Connecting sick kids to the classroom

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AN INNOVATIVE ROBOT IS POPPING UP IN SCHOOLS AND HOSPITALS ACROSS North America to help keep sick children connected to the classroom.

PEBBLES – which stands for Providing Education By Bringing Learning Environments to Students – allows children who are ill or disabled to “virtually” attend school via a real-time, two-way audiovisual connection.

“When children with an illness or disability can’t attend school, the negative impact is more than academic,” says Jutta Treviranus, director of U of T’s Resource Centre for Academic Technology and one of PEBBLES’ co-creators. “Children are isolated from their peers and from the social experience of the classroom, which can often make recovery even more difficult.”

The PEBBLES system consists of two child-sized robots – one located in the hospital with the sick child and the other in the classroom – that transmit real-time video, audio and documents between classroom and child.

The classroom robot has a swivel head and a hand that the child controls remotely, so that he or she can look around the room and raise a hand to respond to the teacher. A video screen in the robot’s head projects the child’s image to his or her classmates. The hospital robot allows the child to see and interact with the teacher and classmates, while using a game pad to control the classroom robot.

PEBBLES has met with great success in the classroom. “It creates a presence so strong that teachers, classmates and the remote student all react as if the student is physically present in the classroom,” observes Treviranus.

PEBBLES is the result of a unique collaboration among experts whose interests range from new media and industrial engineering to occupational therapy and education.
Its three co-creators include Graham Smith, a self-defined “robotic artist” who specializes in video conferencing and virtual reality; Deborah Fels, a U of T engineering graduate and now director of Ryerson’s Centre for Learning Technologies; and Treviranus.

It all began in the early 1990s, with Smith’s desire to take teleconferencing to the next level. “Video conferencing was coming on the scene, but the real stumbling block was the lack of eye contact,” says Smith. “So I began trying to develop a technology that I call ‘telepresence’ – connecting people in ways that are more realistic and natural in order to give them a true presence.”

Smith’s first telepresence effort was a performance art piece, developed in 1993 while he was director of the Virtual Reality Artist Access Program within U of T’s McLuhan Program in Culture and Technology. The piece was called Senator Pobot, a little robot on wheels that Smith paraded in front of the White House, displaying live performances of various poets on the monitor in the robot’s head. The experiment wasn’t totally embraced – in fact, it was politely escorted off White House grounds – but it sparked some other ideas.

Treviranus and Fels – who are both focused on developing assistive technologies for people with disabilities – got wind of Smith’s project and immediately saw the potential for application in their field.

Ten years after the trio joined forces, PEBBLES is in its third incarnation – faster, easier to use and more attractive with each new version – and is being used in schools and hospitals across Canada and the U.S. The latest version was designed and manufactured in partnership with IBM.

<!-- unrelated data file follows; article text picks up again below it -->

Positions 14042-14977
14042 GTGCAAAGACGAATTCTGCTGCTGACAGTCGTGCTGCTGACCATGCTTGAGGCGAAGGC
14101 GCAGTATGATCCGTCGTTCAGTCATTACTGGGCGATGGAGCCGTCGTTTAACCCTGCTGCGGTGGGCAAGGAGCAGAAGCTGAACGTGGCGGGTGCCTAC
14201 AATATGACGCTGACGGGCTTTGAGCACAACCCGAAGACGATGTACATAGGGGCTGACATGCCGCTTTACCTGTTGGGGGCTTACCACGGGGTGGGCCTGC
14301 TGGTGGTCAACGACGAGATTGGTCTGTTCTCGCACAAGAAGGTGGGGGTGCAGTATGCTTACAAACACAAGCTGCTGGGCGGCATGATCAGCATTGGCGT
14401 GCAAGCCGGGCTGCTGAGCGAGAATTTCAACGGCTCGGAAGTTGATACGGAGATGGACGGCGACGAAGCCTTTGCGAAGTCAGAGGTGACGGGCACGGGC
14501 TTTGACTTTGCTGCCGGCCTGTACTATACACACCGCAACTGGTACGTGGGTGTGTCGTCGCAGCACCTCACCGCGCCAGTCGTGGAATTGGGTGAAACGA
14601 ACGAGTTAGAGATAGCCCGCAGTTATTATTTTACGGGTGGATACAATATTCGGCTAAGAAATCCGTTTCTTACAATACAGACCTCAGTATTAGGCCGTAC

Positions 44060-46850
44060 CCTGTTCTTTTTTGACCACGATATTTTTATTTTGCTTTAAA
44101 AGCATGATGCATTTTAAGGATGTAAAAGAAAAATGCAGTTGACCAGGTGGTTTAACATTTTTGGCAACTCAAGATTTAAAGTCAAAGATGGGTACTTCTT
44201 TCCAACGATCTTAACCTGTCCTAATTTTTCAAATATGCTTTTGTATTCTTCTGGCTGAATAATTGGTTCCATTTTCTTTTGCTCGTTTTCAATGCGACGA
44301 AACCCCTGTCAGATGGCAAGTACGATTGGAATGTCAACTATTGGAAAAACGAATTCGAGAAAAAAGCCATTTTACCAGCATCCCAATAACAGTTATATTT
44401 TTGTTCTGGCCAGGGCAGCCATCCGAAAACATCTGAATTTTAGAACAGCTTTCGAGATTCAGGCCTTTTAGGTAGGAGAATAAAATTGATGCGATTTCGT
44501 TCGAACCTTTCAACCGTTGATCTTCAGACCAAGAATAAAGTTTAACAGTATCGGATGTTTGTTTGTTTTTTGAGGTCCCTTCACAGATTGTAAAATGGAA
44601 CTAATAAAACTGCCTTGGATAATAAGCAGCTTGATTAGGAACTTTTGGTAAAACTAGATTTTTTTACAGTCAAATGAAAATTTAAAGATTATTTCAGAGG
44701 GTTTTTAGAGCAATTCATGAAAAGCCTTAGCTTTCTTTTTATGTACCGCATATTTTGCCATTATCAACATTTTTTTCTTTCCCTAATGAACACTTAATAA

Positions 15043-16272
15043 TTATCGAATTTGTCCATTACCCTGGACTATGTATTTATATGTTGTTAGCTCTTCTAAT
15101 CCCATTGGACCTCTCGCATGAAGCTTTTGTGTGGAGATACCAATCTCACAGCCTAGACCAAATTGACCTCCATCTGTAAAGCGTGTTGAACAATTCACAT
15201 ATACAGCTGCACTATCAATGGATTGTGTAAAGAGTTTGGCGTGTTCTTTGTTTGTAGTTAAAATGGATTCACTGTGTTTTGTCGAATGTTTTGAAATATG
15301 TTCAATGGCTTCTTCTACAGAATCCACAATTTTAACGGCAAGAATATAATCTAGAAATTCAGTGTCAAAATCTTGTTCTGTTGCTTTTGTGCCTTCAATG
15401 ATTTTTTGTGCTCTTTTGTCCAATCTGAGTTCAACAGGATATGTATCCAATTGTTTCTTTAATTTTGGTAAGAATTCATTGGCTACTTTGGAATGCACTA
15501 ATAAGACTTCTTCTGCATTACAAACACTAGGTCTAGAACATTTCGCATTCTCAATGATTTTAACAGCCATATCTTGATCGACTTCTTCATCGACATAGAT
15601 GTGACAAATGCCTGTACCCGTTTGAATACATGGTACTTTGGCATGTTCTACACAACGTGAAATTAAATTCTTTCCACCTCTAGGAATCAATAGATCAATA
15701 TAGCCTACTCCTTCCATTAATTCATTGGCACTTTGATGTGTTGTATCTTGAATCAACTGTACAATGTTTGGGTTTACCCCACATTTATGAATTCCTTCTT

Along the way, PEBBLES has undergone a series of pilot studies at the Hospital for Sick Children in Toronto, and has received financial support for R&D from the federal government, particularly Industry Canada, and the U.S. government. PEBBLES units are also in use in one children’s hospital in each province.

In 1997, Smith founded Telbotics to help take PEBBLES and other videoconferencing technologies to market. Now located at the Exceler@tor – the U of T Innovations Foundation’s business incubator for IT start-up companies – Telbotics is gaining international recognition (see sidebar) and broke the $1 million mark in sales last year.


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MICHAEL MCHALE, PRESIDENT OF TELBOTICS, CAN HARDLY CONTAIN HIS enthusiasm – all for good reason. Having recently returned from an educational trade show in Holland, where PEBBLES was a runaway success, he has begun negotiations with the Dutch ministry of education regarding a possible nation-wide PEBBLES initiative.

“It was amazing,” McHale says of the overwhelming response to PEBBLES in the Netherlands. “We were on five TV shows, three radio shows and in 11 newspapers. The trade show’s organizers didn’t know what to make of it – they said, ‘Press don’t usually even come to this show.’”

The Dutch initiative is the latest success story in Telbotics’ short history. For the past two years, PEBBLES has been creeping across the United States, and interest is growing by leaps and bounds.

“The reaction has been, ‘This is amazing! PEBBLES should be in every hospital and school in the U.S.,’” says McHale.

The U.S. government’s enthusiasm has so far translated into CDN $1.7 million in funding and resulted in the placement of PEBBLES in a growing number of hospitals across the country – including Yale-New Haven Children’s Hospital, Rainbow Babies & Children’s Hospital in Cleveland, Miami Children’s Hospital, John Hopkins Children’s Hospital in Baltimore, and Hasbro Children’s Hospital in Rhode Island.

With further investments on the horizon, McHale estimates that at least 40 other U.S. hospitals will have PEBBLES units in the near future.

PEBBLES’ growing exposure has also caught the attention of potential partners in England, Germany and France. “It’s exciting but it’s also exhausting, because we’re still a small company,” says McHale.

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